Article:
To my readers in the Albany area, you all know the plight: the grocery store selection, frankly, sucks.
1. No Wegmans, due to a non-compete clause signed by both Wegmans and Golub, stating that Wegmans wouldn’t move further east than Syracuse, and Price Chopper wouldn’t move further west into Wegmans “territory.” It was the best deal Golub EVER made. 2. No Trader Joe’s for reasons somewhat inexplicable to the general populous. “According to market research, it’s not sustainable” – I’d like to see the stats to back this up, as I don’t really believe that.
3. No Whole Foods, and they’ve given no reason other than, “We are opening new stores all the time. You never know!” So, of the three, this is the only one worth holding out hope for, and that’s not making me very hopeful.
This leaves the average Albany-ite with Price Chopper or Hannaford, neither of which are stellar (to say the least), and both of which, of late, are quite pricey for below-par choices. Yes, I realize, there is the Honest Weight Food Co-op, and while I maintain there is NO better place to buy cheese or produce in the area, its the staples I have trouble with. Up until recently they were all vegetarian, and even now it’s a pain to even find organic beef or chicken stock there. You can buy meat, I’m told, but only on certain days and it’s VERY expensive. The milk is tasty, too, but also extremely expensive. I’ll give Price Chopper it’s due in that it has a handful of suburban grocery stores that are (relatively) above average – Latham and Slingerlands immediately come to mind – but when I live in Albany, the few that exist are impractical options, and the Price Choppers and Hannafords in the city, quite frankly, suck.
When I first read this article, I was a bit sickened. I really kind of hate Wal*Mart. I hate their business practices. I hate the way they treat their employees. I hate that they constantly pander to the lowest common denominator. And now, my city, will have the largest one in the country. *barf*
However, when my coworker spoke of her experience at the grand opening last weekend, I was intrigued. She told me how the organic section was “huge.” She said the produce was fresh. She said the overall selections of everything was well above the standard Price Chopper or Hannaford fare. And, above all, it was cheap. Like it or not, while it’s difficult to reconcile the many reasons WHY its cheap, these are belt-tightening economic times. And while I am fortunate to not only have a well-paid job, but one where I just got a significant raise, I don’t relish the idea of spending my discretionary income on ballooning food prices.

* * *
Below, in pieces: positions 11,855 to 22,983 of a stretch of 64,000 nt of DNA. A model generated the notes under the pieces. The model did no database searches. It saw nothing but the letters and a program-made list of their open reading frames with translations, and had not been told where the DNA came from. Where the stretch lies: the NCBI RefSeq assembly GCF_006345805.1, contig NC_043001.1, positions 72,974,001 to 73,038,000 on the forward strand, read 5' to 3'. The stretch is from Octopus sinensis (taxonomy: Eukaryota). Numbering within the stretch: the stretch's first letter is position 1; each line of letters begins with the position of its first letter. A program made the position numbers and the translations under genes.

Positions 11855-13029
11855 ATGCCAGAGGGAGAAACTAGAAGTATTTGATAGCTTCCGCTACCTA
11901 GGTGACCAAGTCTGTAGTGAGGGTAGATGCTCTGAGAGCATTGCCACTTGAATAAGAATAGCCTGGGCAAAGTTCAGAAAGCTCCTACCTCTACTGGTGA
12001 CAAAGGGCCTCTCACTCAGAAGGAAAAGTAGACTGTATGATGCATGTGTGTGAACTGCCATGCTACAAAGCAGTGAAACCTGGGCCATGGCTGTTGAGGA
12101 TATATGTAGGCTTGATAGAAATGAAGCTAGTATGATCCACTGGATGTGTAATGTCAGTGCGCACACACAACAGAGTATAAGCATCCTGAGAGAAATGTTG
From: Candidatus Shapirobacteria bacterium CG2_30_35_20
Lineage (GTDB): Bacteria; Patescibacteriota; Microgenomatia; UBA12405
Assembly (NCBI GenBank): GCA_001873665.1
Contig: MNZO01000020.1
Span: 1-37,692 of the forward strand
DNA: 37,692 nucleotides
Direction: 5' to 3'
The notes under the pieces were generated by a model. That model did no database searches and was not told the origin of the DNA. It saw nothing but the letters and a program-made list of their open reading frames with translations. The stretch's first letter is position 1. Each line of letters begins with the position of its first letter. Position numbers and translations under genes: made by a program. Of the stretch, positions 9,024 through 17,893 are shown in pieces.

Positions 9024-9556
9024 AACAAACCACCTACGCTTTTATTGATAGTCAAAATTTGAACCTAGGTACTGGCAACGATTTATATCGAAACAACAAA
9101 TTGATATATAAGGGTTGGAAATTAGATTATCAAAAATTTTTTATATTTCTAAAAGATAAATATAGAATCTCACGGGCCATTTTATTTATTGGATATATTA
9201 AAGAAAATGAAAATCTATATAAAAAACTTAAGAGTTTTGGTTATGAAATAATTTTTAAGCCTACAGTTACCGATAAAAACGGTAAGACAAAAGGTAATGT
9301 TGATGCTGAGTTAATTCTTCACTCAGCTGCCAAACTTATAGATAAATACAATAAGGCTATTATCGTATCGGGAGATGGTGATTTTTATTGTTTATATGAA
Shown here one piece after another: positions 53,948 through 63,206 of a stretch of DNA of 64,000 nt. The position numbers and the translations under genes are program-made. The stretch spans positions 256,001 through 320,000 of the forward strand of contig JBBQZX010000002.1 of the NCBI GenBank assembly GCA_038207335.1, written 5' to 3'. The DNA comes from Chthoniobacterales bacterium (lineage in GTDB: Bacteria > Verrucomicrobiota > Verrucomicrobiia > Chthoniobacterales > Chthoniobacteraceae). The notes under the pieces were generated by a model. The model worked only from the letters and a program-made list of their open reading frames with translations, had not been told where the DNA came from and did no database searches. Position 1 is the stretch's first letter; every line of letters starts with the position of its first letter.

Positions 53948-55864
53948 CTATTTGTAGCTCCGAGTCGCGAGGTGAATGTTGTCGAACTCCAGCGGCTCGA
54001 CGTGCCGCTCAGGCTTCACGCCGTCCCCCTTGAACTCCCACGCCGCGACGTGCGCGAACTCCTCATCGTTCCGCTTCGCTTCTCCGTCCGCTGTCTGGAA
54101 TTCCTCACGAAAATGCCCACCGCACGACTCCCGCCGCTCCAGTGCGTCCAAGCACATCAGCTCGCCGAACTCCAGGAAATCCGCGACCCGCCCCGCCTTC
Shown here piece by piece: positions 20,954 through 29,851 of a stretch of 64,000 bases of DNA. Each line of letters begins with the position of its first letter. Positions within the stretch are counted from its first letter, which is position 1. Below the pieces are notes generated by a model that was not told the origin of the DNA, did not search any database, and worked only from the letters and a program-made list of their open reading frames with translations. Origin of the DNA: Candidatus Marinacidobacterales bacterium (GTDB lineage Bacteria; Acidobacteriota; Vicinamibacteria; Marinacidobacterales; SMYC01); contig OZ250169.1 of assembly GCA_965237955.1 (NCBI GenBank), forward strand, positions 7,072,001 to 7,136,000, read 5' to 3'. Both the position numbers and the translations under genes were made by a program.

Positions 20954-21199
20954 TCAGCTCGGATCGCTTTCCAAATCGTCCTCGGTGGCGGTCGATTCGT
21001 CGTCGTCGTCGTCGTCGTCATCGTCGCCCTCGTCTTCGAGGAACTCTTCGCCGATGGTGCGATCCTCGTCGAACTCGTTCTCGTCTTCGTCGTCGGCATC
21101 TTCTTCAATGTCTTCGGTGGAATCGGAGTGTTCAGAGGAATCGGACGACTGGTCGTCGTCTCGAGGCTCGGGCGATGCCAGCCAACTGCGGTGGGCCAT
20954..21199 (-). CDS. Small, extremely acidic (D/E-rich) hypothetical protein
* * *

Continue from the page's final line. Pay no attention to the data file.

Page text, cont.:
So, today after work, I decided to go see what all the hype was about. I pulled in on the Panera Bread side, thinking that was the only entrance. I knew that this was going to be in the “old” Sam’s Club, but this entrance is the one I’m comfortable with. I got a cart, and spanned the aisles. Hmmm … doesn’t really look so different from the “old” layout …
Then I saw them. Cart escalators, right next to human escalators, leading people into the grocery store below. The floor had a wide cutout, so I could see a decent span of the store, and it was looking mighty fine. I was shocked and awed. It was like the Suburban dream, folded out in front of me. Now, while most things suburban give me a twitch in my eye, this was one thing that I needed to see more of.
After getting over the initial shock, I inspected the joint. My coworker’s assessment of the organic section was a bit of an overstatement at best – however, while not “huge,” it was well-stocked with good stuff. And, priced within my budget. The produce looked decent. The meats looked fresh. The cheese section left a bit to be desired, but with the cheese mecca at the co-op, this wasn’t overly disappointing.
What made an impression was their abundance of “staples.” I got Haagan Daas for $2.74. I didn’t buy cereal, but my normally $4+ cereal was under $3. Simply Orange was the cheapest I’ve ever seen it, and milk was inexpensive. Also, in the makeup section, they sell L’Oreal Featherlash. They don’t sell Featherlash in any of the stores in the area, and haven’t for some time. I almost did a cartwheel.
So, once one gets over the ridiculous display (because, thinking back on it, it is pretty ridiculous. I mean, cart escalators? Is this The Jetsons?), the store in itself is above average, no more. However, above average still puts it MUCH higher than most of the other grocery options here. And, along with that, overall it’s cheaper than those options. So, am I going to go to the crappy, expensive store, or am I going to drive the extra 2 miles (if that) to a store that’s huge, clean, impressive, and inexpensive? I did, after all, shop there today.
Well, maybe. Can I reconcile this? Why does Wal*Mart have such low prices? Well, among other reasons, to put retailers out of business. Hmmm … considering Golub has made it impossible for Wegmans to come here, perhaps this doesn’t weigh too much on my conscience.